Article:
The extraordinary rally in markets, since their plunge in the very first stages of the coronavirus pandemic, was based in our opinion on two reasonable assumptions. One was that lockdowns would permanently change how we live our lives – benefiting, above all, the technology giants. The other was that central banks would be unable to raise interest rates from emergency levels, at least for the foreseeable future. The fall in the value of the tech – heavy Nasdaq Composite Index during the past few weeks demonstrates that both in our opinion are now being tested. That might be bad for tech investors but, ultimately, it reflects good news for everyone else. Since the peak in November last year the index has fallen by over 10%, meeting the technical definition of market “correction”. This has been led by lockdown – sensitive stocks. Recent reports that luxury exercise bike maker Peloton – a diversion for those confined to their homes – was halting production due to falling demand led to a sharp drop in its shares.
Then after the market closed, Netflix, the streaming service, warned investors that subscriber growth was set to slow. Falling share prices for the two companies in our opinion mean they are joining other previous pandemic winners such as Zoom, the video conferencing software maker. A broader self-off in riskier assets also reflects the changing stance of major central banks, especially the Federal Reserve (Fed). Investors in our opinion have lost interest in lossmaking technology companies, in particular, since Fed chair Jay Powell indicated that the central bank would begin to withdraw its emergency pandemic support earlier than first predicted. Growth companies of this sort are the most sensitive to changes in interest rates.
Yet poor results for companies that profited from lockdowns are in our opinion a bullish signal for society more generally. Fears over the Omicron variant have subside and so investors who anticipated further lockdowns, and consumers being confined to sofas rather than cinemas, and Pelotons rather than gyms, will be disappointed. Those of us who prefer a busy social calendar to social distancing should be pleased. The Fed’s more hawkish tilt, too, is ultimately good news, reflecting a return to something approaching full employment in the US. Even the snarled-up supply chains are partly an indicator consumers are feeling confident to spend, rather than pile up savings.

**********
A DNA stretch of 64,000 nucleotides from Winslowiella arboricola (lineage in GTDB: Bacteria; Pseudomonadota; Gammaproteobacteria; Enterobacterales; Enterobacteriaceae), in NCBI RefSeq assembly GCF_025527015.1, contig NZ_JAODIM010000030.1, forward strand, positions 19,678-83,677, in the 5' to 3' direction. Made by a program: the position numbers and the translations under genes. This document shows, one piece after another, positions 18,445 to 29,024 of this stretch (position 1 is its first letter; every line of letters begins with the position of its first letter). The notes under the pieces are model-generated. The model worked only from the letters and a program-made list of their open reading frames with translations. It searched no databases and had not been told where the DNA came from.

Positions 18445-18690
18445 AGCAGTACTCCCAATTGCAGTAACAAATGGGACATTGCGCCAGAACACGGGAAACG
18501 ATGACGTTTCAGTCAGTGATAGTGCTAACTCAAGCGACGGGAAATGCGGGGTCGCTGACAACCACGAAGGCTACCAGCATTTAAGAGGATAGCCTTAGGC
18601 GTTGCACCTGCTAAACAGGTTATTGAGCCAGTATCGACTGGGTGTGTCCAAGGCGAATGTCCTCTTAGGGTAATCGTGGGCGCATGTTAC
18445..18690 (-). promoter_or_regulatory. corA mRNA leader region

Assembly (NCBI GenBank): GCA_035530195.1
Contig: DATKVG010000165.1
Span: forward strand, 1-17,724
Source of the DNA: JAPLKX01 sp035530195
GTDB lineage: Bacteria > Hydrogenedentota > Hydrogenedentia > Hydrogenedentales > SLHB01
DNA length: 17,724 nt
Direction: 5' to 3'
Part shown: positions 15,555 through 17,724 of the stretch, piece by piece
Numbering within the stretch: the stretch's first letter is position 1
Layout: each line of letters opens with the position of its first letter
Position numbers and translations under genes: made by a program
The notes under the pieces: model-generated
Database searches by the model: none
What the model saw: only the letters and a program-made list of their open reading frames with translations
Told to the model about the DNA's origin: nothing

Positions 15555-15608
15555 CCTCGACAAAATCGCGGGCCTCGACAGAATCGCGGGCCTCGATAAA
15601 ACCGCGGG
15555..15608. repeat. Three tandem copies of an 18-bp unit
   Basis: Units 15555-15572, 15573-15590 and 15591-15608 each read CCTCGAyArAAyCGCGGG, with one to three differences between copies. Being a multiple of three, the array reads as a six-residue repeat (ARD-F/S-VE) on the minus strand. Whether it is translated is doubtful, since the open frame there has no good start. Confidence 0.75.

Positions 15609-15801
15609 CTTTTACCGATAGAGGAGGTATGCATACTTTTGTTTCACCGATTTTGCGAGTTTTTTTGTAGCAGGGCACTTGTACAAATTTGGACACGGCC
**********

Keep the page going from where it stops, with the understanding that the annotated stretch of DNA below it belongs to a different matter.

Even after the recent sell-off, markets and technology stocks in particular are still up significantly from two years ago. The “correction” is aptly named: valuations of some of these companies got out of hand relative to their underlying earnings. A further fall in our opinion will add some needed discipline to the market, finally reminding investors that share prices can go both ways. Bitcoin, an obvious indicator of speculative frenzy, has fallen to its lowest level for five months and in our opinion will stay on this level for the upcoming weeks if not months.
Others may see the recent drop as a buying opportunity – we don’t. While the Fed is embarking on a tightening cycle in response to higher inflation, long-term equilibrium interest rates are in our opinion still likely to end up low by historic standards, but this time not supporting equity values. The fundamental demographic and technological drivers of the secular decline in long-term interest rates, such as aging populations putting away more to save for their retirement, will in our opinion have an impact on spending habits. Tech companies, too, have often proved that changes will come. The changes provoked by the pandemic, whether it is how we shop, work or relax, may take in our opinion longer to bed in than first predicted. Markets in our opinion have got ahead of themselves with the bull market but they should not overdo the correction either. A new balance have to be found, with or without Netflix, for now it’s better we chill and wait.